5 Ways to Eat Less by Tricking Your Brain
Turn on the TV — food commercials. Drive anywhere: Fast food, food billboards, food radio ads. Food at the checkout line at the hardware store. Candy at home goods stores. Food is EVERYWHERE. And it's not all carrot sticks, chia seeds, and apple slices.
It takes conscious effort to not be bombarded by the overwhelming amount of food marketing, and even more effort to not give in to one of hundreds of external environmental cues telling you you're hungry, you need to eat. Right now.
More and more research studies are showing that our eating habits are shaped in large part by environment and external cues, rather than our own mind's power to make conscious choices. Armed with this knowledge, how can you use it in your favor to trick your mind into overcoming the subconscious decisions made multiple times per day that have potential to wreak havoc on your health?
- Clear your counters and desktops
The more visible food is, the more likely you are to eat or think about food. Keeping a fruit bowl on the counter is fine but stow away everything else. Out of sight, out of mind is true!
- Cut food into many pieces
You may find yourself mentally and physically satisfied with less food by creating the illusion that you have more on your plate. How to accomplish this?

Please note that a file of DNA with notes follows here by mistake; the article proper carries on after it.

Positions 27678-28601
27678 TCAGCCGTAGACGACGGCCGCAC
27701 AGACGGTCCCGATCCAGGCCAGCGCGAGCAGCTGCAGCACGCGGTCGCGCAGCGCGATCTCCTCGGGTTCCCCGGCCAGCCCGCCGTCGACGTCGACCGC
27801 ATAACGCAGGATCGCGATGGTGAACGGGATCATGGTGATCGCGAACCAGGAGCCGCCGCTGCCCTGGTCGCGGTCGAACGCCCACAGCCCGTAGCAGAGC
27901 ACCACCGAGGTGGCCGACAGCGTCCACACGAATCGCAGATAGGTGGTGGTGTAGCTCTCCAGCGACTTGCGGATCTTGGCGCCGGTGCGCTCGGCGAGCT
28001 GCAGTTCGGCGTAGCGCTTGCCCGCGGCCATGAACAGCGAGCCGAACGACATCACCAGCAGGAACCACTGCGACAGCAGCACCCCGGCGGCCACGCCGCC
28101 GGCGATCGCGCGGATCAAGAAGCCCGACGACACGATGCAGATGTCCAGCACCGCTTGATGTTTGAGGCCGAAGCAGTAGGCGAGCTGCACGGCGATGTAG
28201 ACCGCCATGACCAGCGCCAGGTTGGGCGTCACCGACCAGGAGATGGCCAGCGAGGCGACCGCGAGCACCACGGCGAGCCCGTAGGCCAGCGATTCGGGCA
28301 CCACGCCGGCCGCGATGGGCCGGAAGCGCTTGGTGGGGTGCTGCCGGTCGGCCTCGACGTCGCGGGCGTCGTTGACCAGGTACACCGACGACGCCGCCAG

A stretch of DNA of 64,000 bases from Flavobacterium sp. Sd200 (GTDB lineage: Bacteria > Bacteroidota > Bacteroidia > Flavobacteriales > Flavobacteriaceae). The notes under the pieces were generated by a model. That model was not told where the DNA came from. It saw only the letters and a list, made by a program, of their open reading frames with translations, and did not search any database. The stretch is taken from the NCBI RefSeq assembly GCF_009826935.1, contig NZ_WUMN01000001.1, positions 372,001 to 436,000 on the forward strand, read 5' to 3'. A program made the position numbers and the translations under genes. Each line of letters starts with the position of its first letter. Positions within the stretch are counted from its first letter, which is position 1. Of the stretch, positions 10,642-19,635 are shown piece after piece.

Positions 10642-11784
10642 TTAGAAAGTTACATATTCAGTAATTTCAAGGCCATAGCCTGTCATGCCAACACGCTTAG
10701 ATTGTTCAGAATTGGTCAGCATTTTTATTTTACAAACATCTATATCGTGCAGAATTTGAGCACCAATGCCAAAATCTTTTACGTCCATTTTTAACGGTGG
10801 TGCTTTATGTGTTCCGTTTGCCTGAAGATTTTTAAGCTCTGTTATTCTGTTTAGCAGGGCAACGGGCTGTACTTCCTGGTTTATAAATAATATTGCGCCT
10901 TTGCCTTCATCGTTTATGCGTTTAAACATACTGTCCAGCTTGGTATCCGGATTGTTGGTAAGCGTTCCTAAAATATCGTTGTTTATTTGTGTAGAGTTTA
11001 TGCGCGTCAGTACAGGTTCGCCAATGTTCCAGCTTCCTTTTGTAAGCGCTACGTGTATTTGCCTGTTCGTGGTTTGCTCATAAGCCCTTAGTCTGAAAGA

- Slice an apple rather than eating a whole one
- Cut your sandwich into quarters instead of just half
- Before cooking bacon, cut slices in half. This way you "feel" like you're getting two pieces instead of just one! You can use this approach with other high calorie foods.
- Instead of placing a whole chicken breast or steak on your plate, slice it first and then take a few slices rather than the whole piece of meat.
- Don't be a sheep
We tend to keep eating if those around us are eating. Or we get seconds if someone else does. Take note of this the next time you're eating out, when it can be the most damaging due to the oversized portions or endless baskets of chips, bread, etc. Eat slowly and when you're full, push your plate away, pop in a breath mint or piece of gum, or put your meal in a to-go container right away to avoid mindless munching.
- Eat on smaller plates
This has been recommended for years and it really does work! And it doesn't require tediously measuring and weighing out every morsel of food. The smaller your plate or bowl, the less you eat, but your brain is still satisfied because your plate looks full of food.
- Eat less variety in a single meal
More variety at a single meal keeps our taste buds intrigued, which then tells our brain to keep eating. Buffets are a great example of this. Variety is good, but only to a certain extent. To avoid over-stimulating your taste buds, stick with 3–4 different foods or dishes at a single meal. For example, a breakfast with eggs, fruit, and toast or dinner with chicken, one or two vegetable dishes, and roasted potatoes, offers just enough variety to be nutritionally well-rounded and satisfying without over-stimulating the taste buds.